The BPH’s loss is everybody else’s gain.

        It’s all about the metrics and categories.

  4. BP9 August, 2016

    Sales are declining with the big publishers because they’re charging too much for ebooks and readers aren’t willing to pay that much. Independent writers charge less, in the $2.99-$3.99 range (for fiction), and have claimed between a third to half of the ebook market, depending on what numbers you’re looking at. And it’s growing.

  5. Reader9 August, 2016

    Given that we have been received similar reports for the past two quarters, this was to be expected.

    What? Not unexpectedly? 🙂

  6. Mike9 August, 2016

    Bottom line is ePub revenues are growing very slowly in marked contrast to circumstances a few yeas ago.
    There are many explanations for this including the format. If the format was hot stuff, pricing issues would’nt matter so much.

  7. RAD9 August, 2016

    Regarding digital formats, targeting ePub 2 with reflowable text, an original content format that is independent of presentation (just like normal HTML best practices), and using inline scalable vector graphics (SVG) should give you a fantastic reading experience on the most widely used eBook platforms.

    Books that target fixed layout print as a starting point generally convert poorly to reflowable formats. We may need better information, techniques, and tools but I don’t think the format itself is terribly lacking. Books that target reflowable first can easily be used to generate beautiful fixed layout.

    Having said that, eBooks being published today that contain graphics/images/tables are generally very poorly formatted.

    1. Will O'Neil9 August, 2016

      “eBooks being published today that contain graphics/images/tables are generally very poorly formatted.”

      This is a self-inflicted wound. It’s not at all difficult to provide high quality graphics, images, or tables in Kindle or similar formats. I do it regularly.

      1. RAD9 August, 2016

        Exactly, and one doesn’t even need anything new in ePub 3 or some future format, it works now with a little bit of knowledge and elbow grease.

        You Span both sides of C.P. Snow’s Two Cultures (science/humanities). Perhaps most authors and the book publishing industry are too entrenched on the humanities side and struggle with the technical challenges.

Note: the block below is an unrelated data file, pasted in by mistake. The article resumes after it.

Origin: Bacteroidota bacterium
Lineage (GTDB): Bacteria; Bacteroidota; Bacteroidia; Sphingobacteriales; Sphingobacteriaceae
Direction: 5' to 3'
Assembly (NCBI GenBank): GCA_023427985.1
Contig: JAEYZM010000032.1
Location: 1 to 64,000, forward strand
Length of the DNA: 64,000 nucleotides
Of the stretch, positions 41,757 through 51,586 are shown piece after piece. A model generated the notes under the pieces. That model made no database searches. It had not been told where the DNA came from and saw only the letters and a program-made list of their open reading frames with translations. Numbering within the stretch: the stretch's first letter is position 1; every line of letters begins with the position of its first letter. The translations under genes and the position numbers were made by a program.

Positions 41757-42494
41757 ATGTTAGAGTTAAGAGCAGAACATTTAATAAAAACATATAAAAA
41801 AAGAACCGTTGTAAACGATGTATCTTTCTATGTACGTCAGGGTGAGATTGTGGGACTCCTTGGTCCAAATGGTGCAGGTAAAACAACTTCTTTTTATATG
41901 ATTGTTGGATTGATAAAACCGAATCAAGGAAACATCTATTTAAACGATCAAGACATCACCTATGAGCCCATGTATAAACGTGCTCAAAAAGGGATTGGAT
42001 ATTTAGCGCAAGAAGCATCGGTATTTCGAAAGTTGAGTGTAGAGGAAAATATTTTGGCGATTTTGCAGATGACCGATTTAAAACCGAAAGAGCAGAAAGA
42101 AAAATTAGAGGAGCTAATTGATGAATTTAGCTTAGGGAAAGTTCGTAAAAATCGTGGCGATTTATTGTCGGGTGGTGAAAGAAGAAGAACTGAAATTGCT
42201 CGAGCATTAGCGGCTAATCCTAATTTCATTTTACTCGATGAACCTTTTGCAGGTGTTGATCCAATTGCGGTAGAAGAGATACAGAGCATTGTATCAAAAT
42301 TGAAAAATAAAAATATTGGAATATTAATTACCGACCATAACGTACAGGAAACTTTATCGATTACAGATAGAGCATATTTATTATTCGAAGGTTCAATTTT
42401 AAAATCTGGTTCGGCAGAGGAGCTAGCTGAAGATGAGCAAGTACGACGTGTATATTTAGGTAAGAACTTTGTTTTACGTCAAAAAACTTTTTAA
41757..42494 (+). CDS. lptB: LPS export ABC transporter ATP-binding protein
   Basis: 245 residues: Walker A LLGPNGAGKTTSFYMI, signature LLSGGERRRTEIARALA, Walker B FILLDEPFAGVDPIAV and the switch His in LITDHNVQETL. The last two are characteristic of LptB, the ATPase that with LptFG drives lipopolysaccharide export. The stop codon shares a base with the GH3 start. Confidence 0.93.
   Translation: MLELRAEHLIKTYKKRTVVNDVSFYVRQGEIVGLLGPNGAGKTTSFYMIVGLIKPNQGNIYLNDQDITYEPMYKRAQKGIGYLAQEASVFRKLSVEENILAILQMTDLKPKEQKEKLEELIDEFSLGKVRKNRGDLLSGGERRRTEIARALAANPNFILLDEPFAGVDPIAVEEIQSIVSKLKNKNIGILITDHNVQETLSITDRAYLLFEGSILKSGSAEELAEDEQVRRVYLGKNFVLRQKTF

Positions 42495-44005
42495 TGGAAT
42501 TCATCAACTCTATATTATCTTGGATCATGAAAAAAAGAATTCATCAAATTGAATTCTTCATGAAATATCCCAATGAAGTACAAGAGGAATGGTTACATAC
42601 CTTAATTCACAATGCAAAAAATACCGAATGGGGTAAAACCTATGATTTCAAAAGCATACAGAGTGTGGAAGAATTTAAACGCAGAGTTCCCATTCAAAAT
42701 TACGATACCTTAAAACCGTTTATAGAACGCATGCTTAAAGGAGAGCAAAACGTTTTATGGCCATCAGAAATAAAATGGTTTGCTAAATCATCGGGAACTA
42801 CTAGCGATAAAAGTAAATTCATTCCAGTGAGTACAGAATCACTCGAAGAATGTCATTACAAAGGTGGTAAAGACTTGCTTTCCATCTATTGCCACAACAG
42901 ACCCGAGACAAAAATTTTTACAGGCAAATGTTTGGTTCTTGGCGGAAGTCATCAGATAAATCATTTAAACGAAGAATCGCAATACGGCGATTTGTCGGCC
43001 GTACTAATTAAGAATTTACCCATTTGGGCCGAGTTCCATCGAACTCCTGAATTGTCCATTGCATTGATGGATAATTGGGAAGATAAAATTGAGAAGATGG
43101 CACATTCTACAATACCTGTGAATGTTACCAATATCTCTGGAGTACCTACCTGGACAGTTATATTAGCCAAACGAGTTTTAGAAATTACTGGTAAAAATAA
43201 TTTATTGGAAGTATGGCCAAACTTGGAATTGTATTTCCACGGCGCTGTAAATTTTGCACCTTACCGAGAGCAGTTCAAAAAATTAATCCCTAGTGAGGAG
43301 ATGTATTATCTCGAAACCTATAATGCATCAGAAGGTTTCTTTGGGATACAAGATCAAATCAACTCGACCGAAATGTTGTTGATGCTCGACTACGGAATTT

8. RAD9 August, 2016

    Given that all the big publishing houses seem to be following the same playbook and the results are consistent, are they maybe following a sound strategy? Some kind of price framing strategy that keeps the old business model relevant?

    1. Nate Hoffelder9 August, 2016

      Romance, thrillers, and SF&F genres are increasingly digital, so I wouldn’t call this a sound strategy. Furthermore, this strategy forecloses the possibility of growing revenues by selling even more ebooks than before.

      1. Fjtorres9 August, 2016

        It is not a strategy intended to improve margins (and hence profits) since it seeks to reduce unit sales of high margin ebooks in favor of lower margin print books.
        So far they’ve succeeded in the first part but failed at the second.

  9. Will O'Neil9 August, 2016

    It’s very clear that if they actually care about revenues all they have to do is adopt more realistic pricing strategies — meaning, in the first instance, pricing e-books below $10 (just like Amazon has always said). This will result in moving some customers from p-editions to e-editions (which is apparently why they don’t do it) but will also improve unit margins as well as unit volumes. In other words, they (and their shareholders) are paying a very real premium to continue propping up the p-book market and marginally delay its inevitable decline.

    1. RAD9 August, 2016

      I’m not so sure, Will. Your line of thought is how I was thinking about it originally and I don’t dispute Nate’s comment about genre fiction moving to eBook format but your last line that the strategy may “…marginally delay its inevitable decline” is key.

      The consensus here is that the big publishing houses face an inevitable decline. A marginal delay is better than an accelerated decline and maybe the delay isn’t so marginal. Counter factuals are always tricky. The big hit authors aren’t bailing and some self-publishing big hit wonders (e.g. Hugh Howey) have signed big publishing house contracts.

      BPH Strategy: 1. Keep big hit authors, 2. marginalized eBooks, 3. demonize Amazon, 4. live another day.

      1. Will O'Neil11 August, 2016

        My point is not that big publishers face inevitable decline (which I question) but that the print book faces inevitable decline. It is always going to face a considerable cost disadvantage relative to the electronic book. Thus if publishers price so as to optimize total revenue the p-book will become a high-priced premium product. But I question whether the market for high-priced p-books will remain large enough to sustain the p-book infrastructure.

        It’s all a lot easier to explain with equations, or at least graphs, but blog comments are not the place for such things.

  10. Martha9 August, 2016